A married couple, writer-turned-teacher Ben (Stephen Dorff) and Hazel (Melissa George), mourn the death of their young daughter following a tragic accident. They move to the west of Ireland in the hopes of opening a hotel and starting a new life. But when Ben starts having a recurring dream, he becomes convinced he can change the past and bring back their child.
Having directed the impressive ‘Cowboys & Angels’ (starring a very young Allen Leech) and ‘The Front Line’ in the 2000s, David Gleeson returns to feature filmmaking with ‘Don’t Go.’ Gleeson’s name recently popped up in industry news as he penned the script for the much-anticipated ‘Tolkien’ biopic. It’s more likely to be that title than this one that hails a comeback for the writer-director, for as earnest as ‘Don’t Go’ is, one can’t shake off its silliness.
‘Don’t Go’ recalls Netflix series ‘The OA’ as both seems to be dealing with alternate dimensions and the borders between life and death. But while ‘The OA’ is entertainingly bonkers, mind-bending in its creativity and design, and stunning to look at, ‘Don’t Go’ is just a downer. It’s slow-moving and contemplative with the final twist not providing a good pay-off.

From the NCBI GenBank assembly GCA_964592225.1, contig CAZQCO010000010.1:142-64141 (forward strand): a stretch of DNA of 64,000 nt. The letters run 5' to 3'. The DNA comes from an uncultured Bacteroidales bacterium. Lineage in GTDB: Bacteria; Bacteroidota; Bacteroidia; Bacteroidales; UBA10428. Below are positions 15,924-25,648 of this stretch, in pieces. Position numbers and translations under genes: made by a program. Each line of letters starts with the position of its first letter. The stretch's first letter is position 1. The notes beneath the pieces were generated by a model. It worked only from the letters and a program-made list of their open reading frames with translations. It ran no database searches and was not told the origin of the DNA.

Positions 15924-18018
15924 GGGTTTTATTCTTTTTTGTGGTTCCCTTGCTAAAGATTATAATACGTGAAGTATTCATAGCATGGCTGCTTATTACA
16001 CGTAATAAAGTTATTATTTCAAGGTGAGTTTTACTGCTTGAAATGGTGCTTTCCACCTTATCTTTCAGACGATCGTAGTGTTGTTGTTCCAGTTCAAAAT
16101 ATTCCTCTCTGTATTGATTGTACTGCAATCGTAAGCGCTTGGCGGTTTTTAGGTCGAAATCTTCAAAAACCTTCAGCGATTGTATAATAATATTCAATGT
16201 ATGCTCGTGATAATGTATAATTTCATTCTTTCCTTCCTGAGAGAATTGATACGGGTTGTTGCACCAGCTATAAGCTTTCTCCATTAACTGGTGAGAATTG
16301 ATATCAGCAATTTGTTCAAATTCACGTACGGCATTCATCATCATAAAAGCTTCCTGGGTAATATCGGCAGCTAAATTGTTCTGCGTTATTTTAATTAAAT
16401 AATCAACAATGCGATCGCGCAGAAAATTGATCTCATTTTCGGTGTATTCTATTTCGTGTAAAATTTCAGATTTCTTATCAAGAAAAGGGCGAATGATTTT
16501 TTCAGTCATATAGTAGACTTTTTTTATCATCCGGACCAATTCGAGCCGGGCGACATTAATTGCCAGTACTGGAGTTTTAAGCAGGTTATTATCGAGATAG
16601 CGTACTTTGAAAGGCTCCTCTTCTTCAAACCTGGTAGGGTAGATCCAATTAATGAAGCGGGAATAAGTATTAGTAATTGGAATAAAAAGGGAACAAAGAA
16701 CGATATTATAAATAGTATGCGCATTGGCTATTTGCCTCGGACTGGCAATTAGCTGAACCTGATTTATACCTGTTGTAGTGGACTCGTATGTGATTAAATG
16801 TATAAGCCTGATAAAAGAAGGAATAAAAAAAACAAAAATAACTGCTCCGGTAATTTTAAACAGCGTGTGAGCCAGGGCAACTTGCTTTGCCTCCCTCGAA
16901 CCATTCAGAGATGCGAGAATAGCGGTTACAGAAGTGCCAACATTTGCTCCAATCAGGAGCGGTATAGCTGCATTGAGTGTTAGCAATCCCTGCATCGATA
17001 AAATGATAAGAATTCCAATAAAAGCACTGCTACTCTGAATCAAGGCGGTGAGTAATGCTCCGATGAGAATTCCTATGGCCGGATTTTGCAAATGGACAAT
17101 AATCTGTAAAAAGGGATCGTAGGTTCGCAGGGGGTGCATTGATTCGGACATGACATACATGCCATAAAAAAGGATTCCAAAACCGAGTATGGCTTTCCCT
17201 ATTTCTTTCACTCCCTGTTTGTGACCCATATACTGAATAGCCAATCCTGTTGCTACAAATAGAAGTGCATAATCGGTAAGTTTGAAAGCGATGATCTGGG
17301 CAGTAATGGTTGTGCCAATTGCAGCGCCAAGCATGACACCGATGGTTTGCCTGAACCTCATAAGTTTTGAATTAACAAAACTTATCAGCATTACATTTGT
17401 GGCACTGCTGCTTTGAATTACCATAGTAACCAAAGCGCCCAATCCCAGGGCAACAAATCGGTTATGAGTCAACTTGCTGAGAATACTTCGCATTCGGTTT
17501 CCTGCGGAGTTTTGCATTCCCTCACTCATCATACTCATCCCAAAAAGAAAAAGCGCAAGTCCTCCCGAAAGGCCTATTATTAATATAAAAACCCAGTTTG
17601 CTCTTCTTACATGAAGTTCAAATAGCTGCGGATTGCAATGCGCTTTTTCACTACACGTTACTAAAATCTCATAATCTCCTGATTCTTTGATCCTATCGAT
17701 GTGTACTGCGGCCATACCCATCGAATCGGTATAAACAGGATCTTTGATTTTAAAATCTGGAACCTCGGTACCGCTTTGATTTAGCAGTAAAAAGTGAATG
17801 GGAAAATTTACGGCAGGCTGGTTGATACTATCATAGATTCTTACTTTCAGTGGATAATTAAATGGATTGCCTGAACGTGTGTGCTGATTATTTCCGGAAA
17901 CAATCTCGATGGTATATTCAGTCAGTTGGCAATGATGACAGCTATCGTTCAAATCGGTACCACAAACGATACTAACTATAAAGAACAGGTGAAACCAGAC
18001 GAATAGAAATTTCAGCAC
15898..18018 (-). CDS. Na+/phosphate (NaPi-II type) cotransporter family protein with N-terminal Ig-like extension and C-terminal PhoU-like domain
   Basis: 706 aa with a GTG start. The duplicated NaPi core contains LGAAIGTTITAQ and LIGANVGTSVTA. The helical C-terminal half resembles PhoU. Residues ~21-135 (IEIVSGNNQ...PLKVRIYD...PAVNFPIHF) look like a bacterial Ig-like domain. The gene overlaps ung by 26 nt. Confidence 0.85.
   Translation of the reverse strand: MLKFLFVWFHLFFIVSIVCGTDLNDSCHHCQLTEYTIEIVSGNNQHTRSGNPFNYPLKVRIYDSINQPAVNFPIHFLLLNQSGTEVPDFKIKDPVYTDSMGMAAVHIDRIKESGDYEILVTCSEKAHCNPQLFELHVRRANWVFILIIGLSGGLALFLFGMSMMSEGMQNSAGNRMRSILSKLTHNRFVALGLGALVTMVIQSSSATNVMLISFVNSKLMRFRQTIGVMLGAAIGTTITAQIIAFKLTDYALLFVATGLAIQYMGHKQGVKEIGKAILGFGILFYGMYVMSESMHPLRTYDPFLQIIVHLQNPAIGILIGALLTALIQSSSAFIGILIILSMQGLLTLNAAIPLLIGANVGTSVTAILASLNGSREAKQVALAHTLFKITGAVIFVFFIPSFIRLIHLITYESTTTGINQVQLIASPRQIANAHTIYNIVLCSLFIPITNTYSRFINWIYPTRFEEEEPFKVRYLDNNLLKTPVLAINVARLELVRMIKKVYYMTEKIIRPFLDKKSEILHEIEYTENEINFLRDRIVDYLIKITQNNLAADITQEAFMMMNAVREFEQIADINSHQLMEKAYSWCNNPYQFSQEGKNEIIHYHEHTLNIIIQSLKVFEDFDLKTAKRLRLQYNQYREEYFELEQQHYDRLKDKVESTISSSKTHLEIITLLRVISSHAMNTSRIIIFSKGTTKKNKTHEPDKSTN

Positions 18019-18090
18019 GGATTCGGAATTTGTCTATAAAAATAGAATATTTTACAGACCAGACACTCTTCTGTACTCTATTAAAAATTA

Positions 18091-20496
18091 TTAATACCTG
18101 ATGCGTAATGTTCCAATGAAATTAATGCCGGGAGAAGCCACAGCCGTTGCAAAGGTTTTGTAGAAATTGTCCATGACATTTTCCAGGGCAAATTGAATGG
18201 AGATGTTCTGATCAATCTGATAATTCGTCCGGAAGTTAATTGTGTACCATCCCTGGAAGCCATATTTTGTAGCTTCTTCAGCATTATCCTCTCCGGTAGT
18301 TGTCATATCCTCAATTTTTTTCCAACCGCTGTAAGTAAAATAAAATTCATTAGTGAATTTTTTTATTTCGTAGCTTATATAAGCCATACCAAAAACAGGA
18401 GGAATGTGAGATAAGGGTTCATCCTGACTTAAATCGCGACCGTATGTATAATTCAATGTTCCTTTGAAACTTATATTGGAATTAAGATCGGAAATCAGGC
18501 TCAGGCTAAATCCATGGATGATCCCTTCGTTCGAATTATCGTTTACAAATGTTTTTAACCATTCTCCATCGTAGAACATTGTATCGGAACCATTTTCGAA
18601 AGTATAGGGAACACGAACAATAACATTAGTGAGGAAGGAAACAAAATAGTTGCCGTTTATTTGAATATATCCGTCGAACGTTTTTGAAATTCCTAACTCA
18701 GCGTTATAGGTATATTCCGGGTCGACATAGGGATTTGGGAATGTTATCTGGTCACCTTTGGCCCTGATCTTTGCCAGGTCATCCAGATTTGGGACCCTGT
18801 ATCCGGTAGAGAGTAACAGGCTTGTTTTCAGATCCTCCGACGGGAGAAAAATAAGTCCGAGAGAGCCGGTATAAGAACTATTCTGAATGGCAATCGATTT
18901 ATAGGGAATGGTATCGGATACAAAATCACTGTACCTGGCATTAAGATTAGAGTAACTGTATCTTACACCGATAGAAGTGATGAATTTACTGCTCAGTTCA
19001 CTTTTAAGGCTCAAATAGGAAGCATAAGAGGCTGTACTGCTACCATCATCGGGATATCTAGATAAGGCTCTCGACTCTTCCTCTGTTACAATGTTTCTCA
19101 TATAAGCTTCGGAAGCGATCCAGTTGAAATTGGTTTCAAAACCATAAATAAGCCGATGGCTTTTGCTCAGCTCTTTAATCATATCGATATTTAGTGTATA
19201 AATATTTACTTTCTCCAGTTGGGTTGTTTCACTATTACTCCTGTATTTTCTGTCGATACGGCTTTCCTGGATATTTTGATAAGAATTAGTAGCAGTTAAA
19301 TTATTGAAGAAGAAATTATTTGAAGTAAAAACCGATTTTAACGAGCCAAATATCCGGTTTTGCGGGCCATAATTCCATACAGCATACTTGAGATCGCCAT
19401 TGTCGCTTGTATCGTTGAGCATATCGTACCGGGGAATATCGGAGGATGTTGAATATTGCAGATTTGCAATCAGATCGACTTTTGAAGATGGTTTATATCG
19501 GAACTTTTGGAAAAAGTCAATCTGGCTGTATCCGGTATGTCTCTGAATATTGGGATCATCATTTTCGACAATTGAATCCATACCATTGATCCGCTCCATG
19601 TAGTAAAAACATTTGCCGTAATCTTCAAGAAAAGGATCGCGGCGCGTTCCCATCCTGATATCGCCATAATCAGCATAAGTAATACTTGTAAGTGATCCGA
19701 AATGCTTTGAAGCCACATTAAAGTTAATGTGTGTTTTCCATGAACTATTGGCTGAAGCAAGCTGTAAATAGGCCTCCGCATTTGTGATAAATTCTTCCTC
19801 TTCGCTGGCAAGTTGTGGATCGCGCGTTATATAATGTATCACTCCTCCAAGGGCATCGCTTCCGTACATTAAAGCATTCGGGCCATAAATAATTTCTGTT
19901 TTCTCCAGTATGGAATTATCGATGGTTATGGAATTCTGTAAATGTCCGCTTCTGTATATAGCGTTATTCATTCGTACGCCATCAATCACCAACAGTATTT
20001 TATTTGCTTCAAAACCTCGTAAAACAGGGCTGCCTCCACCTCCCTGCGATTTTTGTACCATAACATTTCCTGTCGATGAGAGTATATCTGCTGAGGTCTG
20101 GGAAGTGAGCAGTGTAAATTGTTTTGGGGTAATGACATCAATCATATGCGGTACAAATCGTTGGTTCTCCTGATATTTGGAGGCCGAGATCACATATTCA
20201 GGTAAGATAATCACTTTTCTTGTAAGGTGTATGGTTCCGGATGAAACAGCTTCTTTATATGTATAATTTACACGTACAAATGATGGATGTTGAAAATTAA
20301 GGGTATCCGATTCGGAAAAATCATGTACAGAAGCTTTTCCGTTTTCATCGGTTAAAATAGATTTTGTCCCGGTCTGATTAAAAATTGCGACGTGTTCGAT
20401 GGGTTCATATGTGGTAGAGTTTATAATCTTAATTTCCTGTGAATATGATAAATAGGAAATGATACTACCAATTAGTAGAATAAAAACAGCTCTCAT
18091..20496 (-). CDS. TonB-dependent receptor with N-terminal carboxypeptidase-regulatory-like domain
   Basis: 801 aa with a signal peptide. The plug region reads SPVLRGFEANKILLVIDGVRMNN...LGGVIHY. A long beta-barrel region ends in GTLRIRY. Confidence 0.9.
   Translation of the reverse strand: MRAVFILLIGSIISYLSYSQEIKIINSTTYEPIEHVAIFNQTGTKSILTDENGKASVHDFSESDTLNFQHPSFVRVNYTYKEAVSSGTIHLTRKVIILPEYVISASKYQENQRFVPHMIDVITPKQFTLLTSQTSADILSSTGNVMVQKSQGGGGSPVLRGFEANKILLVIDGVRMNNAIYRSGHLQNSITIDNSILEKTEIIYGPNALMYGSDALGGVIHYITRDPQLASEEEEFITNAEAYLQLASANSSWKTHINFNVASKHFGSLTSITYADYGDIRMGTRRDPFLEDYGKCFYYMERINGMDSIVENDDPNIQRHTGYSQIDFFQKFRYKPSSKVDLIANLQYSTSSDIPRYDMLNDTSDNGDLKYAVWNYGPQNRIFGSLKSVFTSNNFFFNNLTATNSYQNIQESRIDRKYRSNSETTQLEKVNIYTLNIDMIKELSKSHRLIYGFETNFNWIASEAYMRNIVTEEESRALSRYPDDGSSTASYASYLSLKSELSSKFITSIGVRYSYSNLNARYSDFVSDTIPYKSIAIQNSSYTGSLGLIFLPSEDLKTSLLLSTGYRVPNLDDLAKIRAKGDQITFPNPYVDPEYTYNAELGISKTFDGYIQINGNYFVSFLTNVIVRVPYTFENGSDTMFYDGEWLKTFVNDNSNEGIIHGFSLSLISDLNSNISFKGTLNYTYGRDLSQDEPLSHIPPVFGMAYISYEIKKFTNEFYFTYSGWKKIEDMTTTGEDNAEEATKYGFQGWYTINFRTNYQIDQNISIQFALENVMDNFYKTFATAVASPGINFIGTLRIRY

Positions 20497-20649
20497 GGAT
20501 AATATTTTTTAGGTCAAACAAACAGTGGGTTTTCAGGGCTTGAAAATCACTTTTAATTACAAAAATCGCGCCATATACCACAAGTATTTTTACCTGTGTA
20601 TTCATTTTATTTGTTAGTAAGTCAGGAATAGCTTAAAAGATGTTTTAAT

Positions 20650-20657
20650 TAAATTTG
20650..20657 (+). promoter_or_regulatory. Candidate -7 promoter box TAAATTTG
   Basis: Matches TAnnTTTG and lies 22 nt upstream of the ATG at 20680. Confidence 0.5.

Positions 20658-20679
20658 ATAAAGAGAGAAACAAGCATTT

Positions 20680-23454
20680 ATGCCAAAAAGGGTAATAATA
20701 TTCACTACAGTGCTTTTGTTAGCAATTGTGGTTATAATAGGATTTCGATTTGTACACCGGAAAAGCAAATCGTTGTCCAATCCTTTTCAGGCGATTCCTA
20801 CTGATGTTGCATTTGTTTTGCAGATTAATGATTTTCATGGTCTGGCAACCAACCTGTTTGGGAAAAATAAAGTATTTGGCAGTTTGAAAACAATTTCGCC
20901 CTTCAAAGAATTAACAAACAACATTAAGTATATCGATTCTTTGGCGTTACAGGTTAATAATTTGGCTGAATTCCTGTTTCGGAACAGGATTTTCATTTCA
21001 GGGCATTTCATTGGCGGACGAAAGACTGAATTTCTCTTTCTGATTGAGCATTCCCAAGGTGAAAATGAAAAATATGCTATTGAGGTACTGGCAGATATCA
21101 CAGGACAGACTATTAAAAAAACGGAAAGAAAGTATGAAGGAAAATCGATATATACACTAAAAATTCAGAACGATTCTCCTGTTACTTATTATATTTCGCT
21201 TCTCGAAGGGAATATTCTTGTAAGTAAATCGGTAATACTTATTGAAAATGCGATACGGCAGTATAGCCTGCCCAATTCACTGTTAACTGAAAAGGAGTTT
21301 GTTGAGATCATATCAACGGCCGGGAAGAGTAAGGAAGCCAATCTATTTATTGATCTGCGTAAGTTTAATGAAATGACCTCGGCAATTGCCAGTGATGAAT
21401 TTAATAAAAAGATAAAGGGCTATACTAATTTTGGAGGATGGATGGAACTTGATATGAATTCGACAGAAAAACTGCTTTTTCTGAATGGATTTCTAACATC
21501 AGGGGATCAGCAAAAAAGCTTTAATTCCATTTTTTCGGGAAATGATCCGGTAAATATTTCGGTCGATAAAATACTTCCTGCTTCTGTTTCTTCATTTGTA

It starts intriguingly enough with a striking oceanic opening credits sequence while the shot of Stephen Dorff (who has been earning high praise for his recent performance in ‘True Detective’ season 3, and is also an exec producer on ‘Don’t Go’) in a suit with arms outstretched as he floats above water gets you wondering what kind of movie you’re in for. There are hints that this could turn into a horror, and magical realism seems to have had an influence here as well as arthouse aesthetics. Unfortunately the CGI effects are distractingly cheap-looking.
Stephen Dorff’s brazen style of acting seems out of place and OTT for a movie of this scale. In the role of his wife, Melissa George’s acting style also feels stilted. At one point her character says “there’s magic here” about the couple’s new west coast home, and it’s such an American interpretation of Ireland that has been done by Hollywood to death that you can’t help but cringe. The classroom scenes are cliché though one bright spark at least can be found in Simon Delaney as the lively, charismatic priest that Dorff’s character befriends. The screen is invigorated whenever Delaney pops up. As for Aoibhinn McGinnity (‘Love/Hate’s Trish), you can commend the effort she puts into the part of the suicidal friend, but it’s all a bit much.
While you do grow to feel sad for the leading couple as the film progresses, you can’t help but wonder if it has come too late. The ending is strange and depressing in its existentialism. You’re left confounded at who this movie is meant for and what it’s supposed to mean.